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Beginners / Re: What the heck kind of terminal screw is this?!
« Last post by JayMan07 on Today at 02:29:08 AM »
Ok that does look right.  Would the number 1 size be the right size for those terminal bocks?
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Metrology / Re: Low-thermal EMF Solder
« Last post by Simon on Today at 02:27:06 AM »
I'm not an expert in materials and what is and is not allowed in the EU and hopefully remains the rules after the UK leaves the EU so that we have full compatibility with how we deal with such substances. I don't know if cadmium solder under a heat shrink sheath is legal or not. If it is being sold by farnell I presume it is and if TE are making it I am sure they have done their homework as one of if not the largest successful manufacturer in the world of such items (having bought every single piece of competition off of the market).

As I explained its about concentration and handling. The parts you linked to are designed in such a way that the user would not come into contact with the solder. As it is contact with a toxic product that causes the problem then I would assume that in this usage case it is safe to handle. However if you are handling directly wire which is 60% made of cadmium I would expect that the regulations take quite a different view on that. It's the same with anything. Anything can be used for good or bad and many things that if used very badly or with a total lack of knowledge are still useful and required but do require safe handling.

I know that some countries do not have the same sort of rules as the EU and to a degree that is probably why it is cheaper to produce things in those countries. However Europe has opted not to make its own back yard a toxic waste dump or to have workers continually handling toxic materials where it is not strictly necessary.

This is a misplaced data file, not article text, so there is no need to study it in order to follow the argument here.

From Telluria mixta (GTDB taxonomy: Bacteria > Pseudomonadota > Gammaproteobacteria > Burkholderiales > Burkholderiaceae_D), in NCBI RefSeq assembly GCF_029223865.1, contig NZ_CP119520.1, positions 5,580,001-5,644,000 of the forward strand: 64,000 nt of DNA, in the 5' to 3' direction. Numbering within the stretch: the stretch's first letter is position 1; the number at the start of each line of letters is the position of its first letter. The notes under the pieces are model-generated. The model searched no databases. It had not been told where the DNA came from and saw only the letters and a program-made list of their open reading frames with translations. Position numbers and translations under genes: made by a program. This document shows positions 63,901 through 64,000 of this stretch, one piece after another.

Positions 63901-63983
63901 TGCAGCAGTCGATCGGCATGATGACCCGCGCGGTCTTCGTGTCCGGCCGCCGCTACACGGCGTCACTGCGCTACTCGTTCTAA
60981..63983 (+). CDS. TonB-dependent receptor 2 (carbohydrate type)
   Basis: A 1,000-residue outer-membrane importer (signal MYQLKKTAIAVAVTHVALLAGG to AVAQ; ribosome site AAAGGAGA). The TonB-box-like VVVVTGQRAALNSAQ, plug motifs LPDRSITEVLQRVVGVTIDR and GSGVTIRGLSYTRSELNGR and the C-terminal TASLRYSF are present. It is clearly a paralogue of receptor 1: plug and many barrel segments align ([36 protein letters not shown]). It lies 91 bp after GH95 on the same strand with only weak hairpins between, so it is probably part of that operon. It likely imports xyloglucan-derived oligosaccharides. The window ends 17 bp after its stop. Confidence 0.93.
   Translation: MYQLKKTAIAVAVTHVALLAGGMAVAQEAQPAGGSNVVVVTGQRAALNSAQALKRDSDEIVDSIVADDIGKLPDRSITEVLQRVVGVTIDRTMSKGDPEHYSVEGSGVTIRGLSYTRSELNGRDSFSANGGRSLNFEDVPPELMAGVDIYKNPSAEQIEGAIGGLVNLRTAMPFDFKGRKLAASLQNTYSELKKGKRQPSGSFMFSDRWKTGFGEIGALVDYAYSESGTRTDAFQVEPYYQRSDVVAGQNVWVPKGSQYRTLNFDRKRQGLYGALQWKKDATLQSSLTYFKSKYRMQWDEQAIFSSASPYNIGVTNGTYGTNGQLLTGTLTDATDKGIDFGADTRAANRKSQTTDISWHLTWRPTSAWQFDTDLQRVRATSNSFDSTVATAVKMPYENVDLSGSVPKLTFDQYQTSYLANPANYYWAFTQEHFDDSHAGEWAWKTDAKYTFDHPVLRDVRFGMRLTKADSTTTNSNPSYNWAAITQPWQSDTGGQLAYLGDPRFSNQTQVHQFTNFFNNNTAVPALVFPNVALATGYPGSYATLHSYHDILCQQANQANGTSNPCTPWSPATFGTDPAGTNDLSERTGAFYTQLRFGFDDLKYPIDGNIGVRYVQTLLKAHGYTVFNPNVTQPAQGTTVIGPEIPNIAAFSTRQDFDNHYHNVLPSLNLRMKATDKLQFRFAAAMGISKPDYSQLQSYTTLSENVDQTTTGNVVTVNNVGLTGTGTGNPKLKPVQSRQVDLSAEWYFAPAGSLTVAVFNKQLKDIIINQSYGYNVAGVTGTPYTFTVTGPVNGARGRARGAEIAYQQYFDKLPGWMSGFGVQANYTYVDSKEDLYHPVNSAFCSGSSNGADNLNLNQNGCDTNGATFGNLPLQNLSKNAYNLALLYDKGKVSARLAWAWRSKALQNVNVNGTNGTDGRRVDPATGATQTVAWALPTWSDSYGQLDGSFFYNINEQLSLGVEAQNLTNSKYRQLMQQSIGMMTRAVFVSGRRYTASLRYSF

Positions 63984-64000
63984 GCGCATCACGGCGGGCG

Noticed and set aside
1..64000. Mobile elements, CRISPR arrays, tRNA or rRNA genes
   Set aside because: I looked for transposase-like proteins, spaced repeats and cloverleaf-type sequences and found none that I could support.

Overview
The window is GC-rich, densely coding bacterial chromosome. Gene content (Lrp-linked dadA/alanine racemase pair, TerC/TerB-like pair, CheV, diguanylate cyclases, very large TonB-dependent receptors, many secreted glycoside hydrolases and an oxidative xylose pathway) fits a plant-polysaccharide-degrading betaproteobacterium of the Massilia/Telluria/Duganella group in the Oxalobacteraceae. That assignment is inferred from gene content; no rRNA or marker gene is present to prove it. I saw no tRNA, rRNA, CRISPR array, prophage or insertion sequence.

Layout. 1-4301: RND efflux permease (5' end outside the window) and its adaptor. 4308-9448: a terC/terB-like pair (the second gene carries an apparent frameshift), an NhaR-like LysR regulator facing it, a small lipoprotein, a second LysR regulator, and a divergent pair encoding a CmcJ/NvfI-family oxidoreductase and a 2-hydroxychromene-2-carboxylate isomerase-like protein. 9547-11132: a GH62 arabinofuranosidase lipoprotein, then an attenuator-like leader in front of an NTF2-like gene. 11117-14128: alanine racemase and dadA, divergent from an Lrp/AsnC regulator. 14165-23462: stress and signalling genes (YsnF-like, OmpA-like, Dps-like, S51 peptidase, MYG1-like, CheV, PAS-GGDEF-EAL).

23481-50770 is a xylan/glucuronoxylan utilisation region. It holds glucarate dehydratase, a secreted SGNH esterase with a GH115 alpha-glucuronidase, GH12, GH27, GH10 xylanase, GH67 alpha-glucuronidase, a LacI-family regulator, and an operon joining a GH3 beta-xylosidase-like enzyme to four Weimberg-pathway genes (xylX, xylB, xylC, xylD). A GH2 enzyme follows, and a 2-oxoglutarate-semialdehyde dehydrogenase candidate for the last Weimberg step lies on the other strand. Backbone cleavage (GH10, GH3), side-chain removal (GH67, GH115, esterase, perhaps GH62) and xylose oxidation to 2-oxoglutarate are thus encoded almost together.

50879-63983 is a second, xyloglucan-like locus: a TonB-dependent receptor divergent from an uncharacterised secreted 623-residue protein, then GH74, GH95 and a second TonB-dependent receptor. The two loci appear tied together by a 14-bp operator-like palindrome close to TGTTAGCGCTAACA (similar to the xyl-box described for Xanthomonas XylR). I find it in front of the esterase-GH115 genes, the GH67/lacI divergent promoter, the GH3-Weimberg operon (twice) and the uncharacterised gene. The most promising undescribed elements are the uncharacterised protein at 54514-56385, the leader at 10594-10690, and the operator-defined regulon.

If you want to talk about cadmium solder then talk about it but all you are doing is arguing with me and derailing the thread you hold so dear.
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Beginners / Re: Buying a ESR meter for In Circuit testing...
« Last post by SeanB on Today at 02:26:56 AM »
Correct, and works well. Adds a bit of capacitance to the unit and a little leakage, but when compared to the expected results it will only make a small difference with any capacitor under 1uF and with an ESR over 1k, so basically does not make any difference to your usual sub 1 ohm capacitor over 100uF. I used 1n400x diodes as they were to hand when i built mine years ago, and it probably will survive albeit the diodes will fail most likely short circuit.
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Dodgy Technology / Re: Please expand this topic to include 'CON JOBS'.
« Last post by rsjsouza on Today at 02:24:50 AM »
Electronic Termites and/or pest repellents - gizmos that are plugged in an outlet and promise to create waves that repel these creattures.

Careful there, some actually do work. E.g. the chemical repellent dispensers that you plug into an outlet - the current powers a small heater that helps the repellent to evaporate and spread. No idea about termites (we don't have those here) but it certainly works with mosquitoes.
That is why I mentioned "waves": the thermal ones work well (although infrared is a wave, it is not the active repellant agent)
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Eagle / Re: The Autodesk Eagle edition
« Last post by Karel on Today at 02:24:49 AM »
Apart from the subscription, which is a no go for us, there's another problem since autodesk took over Eagle.
There are no stable versions anymore. Every new version comes with some bugfixes, but also with new bugs.
You report them, they fix it in a newer version which contains again new bugs...